Popcorn for pelagics?

A recent post on Tetrapod Zoology in which blogmaster Darren Naish rails against the well-meaning tradition of feeding bread to ducks got me thinking of another bird-feeding issue: chumming for pelagics.

Westland Petrel by Pablo Caceres Contreras

Westland Petrel by Pablo Caceres Contreras (licensed under Creative Commons)

My pelagic experience is limited, but on a couple of the trips I’ve been on the chum of choice was stale popcorn. This strikes me as insane. Gulls can probably digest almost anything, but the procellariiform birds that are the most sought-after prizes of pelagic excursions (shearwaters, petrels, albatrosses, etc.) have digestive systems adapted to digest protein. Why, other than economy, would we feed them almost pure carbs? The soft parts of popcorn probably disintegrate readily, but what do the hard bits do to the birds’ digestive systems? Given that these are pelagic birds, would we even know if they were dying like flies from popcorn impactions? Has anyone studied this? Talk me down, somebody…

Addendum: Procellariids do ingest some pretty formidable items. Bones, even fish otoliths, are rapidly dissolved by the birds’ digestive acids, but squid beaks (one of the hardest materials in nature) take weeks to break down. Gulls, terns, and many other seabirds can simply barf up indigestible materials, but procellariids have difficulty regurgitating solids (Furness et al. 1984). Combined with relatively small gizzard capacity, this makes them “especially susceptible” to deleterious effects from ingestion of indigestible materials (Azzarello & Van Vleet 1987).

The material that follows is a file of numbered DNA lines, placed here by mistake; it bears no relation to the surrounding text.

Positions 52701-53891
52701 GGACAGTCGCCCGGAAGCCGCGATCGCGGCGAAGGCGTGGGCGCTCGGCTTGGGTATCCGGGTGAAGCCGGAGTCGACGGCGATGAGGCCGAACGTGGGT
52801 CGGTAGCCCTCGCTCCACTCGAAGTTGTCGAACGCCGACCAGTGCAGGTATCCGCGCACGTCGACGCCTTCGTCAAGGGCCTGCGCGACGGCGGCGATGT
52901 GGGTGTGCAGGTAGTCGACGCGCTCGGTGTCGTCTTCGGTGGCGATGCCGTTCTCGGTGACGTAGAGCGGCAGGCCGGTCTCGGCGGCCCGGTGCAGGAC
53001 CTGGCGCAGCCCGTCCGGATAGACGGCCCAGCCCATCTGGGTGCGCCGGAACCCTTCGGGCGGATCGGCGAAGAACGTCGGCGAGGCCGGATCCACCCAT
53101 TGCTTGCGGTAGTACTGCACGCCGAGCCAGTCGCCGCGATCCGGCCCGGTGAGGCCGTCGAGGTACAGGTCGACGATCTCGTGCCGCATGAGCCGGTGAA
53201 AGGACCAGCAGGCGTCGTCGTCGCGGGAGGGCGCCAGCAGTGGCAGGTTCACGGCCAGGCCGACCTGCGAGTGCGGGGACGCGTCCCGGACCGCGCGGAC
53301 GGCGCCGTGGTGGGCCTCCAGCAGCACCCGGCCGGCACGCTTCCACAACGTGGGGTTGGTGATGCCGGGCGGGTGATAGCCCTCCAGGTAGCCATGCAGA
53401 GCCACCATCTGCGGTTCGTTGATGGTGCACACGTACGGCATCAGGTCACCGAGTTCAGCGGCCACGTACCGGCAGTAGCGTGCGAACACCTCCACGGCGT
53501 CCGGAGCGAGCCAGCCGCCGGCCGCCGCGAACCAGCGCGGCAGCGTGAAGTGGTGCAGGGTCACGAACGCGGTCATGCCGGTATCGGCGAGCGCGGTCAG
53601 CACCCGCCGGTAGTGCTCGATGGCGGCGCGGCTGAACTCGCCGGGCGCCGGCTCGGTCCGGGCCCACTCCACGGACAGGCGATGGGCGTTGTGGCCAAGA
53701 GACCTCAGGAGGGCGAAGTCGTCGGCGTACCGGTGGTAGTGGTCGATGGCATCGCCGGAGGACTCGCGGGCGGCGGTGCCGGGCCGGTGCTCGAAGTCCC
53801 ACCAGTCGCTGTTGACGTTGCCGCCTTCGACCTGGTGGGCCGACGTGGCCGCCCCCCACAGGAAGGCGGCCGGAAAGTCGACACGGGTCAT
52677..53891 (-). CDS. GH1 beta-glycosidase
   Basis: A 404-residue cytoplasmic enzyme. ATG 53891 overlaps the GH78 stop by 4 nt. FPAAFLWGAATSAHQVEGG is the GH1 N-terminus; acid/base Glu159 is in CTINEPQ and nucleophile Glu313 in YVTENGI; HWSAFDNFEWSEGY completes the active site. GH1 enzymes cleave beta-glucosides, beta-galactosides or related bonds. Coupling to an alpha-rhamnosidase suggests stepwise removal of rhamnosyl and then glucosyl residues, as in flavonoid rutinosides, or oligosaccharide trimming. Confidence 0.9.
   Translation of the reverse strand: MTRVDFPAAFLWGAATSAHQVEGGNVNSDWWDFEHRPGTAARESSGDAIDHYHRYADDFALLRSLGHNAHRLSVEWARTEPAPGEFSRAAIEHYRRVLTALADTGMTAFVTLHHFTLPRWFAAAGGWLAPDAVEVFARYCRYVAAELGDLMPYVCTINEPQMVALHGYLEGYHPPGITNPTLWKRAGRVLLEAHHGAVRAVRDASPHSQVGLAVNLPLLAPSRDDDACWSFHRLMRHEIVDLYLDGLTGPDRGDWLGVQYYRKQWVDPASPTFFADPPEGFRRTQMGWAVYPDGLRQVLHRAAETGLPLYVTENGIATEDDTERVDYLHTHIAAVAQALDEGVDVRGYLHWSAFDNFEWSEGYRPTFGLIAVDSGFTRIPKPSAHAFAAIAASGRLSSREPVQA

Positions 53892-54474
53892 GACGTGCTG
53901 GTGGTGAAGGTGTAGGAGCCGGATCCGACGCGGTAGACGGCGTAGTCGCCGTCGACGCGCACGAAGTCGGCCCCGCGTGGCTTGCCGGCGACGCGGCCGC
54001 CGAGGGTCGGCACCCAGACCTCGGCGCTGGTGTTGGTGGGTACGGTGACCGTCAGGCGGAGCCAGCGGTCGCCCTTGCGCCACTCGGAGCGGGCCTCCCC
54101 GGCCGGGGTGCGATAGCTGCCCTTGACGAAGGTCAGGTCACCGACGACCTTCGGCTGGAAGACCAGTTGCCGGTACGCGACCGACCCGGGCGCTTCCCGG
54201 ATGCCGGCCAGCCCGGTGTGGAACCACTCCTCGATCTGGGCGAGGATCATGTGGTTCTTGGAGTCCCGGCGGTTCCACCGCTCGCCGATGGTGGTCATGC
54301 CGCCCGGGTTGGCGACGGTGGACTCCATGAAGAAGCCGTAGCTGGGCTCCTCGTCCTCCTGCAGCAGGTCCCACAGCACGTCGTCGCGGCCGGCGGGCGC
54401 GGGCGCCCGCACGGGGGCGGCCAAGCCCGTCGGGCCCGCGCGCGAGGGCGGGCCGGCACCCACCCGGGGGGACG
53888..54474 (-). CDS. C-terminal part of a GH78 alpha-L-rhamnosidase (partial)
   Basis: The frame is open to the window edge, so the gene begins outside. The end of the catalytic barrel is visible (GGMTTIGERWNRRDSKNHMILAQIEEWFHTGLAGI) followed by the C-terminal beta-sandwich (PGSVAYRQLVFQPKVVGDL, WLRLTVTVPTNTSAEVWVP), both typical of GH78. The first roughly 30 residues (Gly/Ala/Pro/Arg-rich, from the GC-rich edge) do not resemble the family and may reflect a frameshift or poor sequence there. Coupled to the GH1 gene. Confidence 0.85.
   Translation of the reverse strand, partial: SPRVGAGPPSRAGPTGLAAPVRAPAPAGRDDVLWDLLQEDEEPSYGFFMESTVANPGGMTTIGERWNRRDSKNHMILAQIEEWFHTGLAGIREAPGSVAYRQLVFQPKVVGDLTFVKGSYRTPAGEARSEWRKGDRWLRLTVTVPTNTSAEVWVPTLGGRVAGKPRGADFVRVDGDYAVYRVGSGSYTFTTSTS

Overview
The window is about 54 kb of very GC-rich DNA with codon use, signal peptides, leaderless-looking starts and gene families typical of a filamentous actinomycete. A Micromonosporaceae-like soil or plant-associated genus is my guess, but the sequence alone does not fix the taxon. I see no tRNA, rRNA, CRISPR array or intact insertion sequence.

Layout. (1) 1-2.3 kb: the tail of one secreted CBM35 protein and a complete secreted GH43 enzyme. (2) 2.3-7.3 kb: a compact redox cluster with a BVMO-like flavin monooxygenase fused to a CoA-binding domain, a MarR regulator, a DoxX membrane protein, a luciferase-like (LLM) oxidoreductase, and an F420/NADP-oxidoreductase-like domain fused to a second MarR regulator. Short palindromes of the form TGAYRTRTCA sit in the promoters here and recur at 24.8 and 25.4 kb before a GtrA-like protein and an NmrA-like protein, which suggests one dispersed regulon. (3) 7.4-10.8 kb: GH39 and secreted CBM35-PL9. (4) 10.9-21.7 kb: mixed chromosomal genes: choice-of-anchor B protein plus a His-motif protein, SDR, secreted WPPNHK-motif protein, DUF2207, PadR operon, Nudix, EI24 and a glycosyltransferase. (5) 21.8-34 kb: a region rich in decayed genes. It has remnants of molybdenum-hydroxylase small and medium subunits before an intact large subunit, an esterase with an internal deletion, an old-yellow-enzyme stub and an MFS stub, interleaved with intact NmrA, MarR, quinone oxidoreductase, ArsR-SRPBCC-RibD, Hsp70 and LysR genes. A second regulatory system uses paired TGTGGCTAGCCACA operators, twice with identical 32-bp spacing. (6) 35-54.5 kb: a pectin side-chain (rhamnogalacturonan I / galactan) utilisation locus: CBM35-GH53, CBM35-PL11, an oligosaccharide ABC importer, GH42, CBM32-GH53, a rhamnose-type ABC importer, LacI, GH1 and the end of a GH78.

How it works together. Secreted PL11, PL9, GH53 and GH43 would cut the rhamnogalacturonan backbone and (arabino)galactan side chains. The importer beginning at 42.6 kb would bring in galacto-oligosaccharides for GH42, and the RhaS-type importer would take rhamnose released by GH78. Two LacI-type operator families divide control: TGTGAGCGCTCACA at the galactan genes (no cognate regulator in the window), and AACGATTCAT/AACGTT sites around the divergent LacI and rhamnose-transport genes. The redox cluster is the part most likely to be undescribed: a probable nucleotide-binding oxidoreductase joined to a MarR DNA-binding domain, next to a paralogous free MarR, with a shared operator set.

More complex organic molecules require particular enzymes for processing. Just as many adult humans don’t produce the enzyme lactase and must avoid milk products, some birds such as thrushes (Witmer and Martínez del Rio 2001) don’t produce sucrase and must avoid sucrose-rich foods. Given their naturally low-carb diet, would we expect procellariids to produce starch-digesting amylase? If they don’t, does popcorn cause them intestinal distress similar to that suffered by lactose-intolerant humans and sucrose-intolerant thrushes?

But even if procellariids that eat the popcorn we chum with eventually end up barfing it up or breaking it down, is it their best interests or ours to trick them into wasting time and crop space on something that is at best of low nutritional value when more appropriate alternatives are available?

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5 thoughts on “Popcorn for pelagics?

  1. Surely you jest.
    In the great scheme of things. A tiny bit of popcorn when plastics are everywhere for the seabirds to injest seems like a tiny thing. Don’t they eat fish bones?

  2. Mike: Intriguing possibility (I’d certainly follow a trail of buttery popcorn aroma).

    Liz: No, I don’t jest, and don’t call me Shirley. ;>

    The plastics issue is both a weak analogy and a red herring, similar to arguments that attempt to justify other intrusive birding behaviors. The lesser of two evils is still evil, and we do have more appropriate choices for chum (which have their own environmental impacts, of course, but at least the bird impacts are indirect). It shouldn’t be too much to ask that birding tour providers make choices that err on the side of caution, if only out of enlightened self interest.

  3. It was late really late when I made the comment I couldn’t sleep. Sometimes it is hard to consider how many ways we impact the world around us.
    One more thing to worry about.

    Love to you!
    Liz

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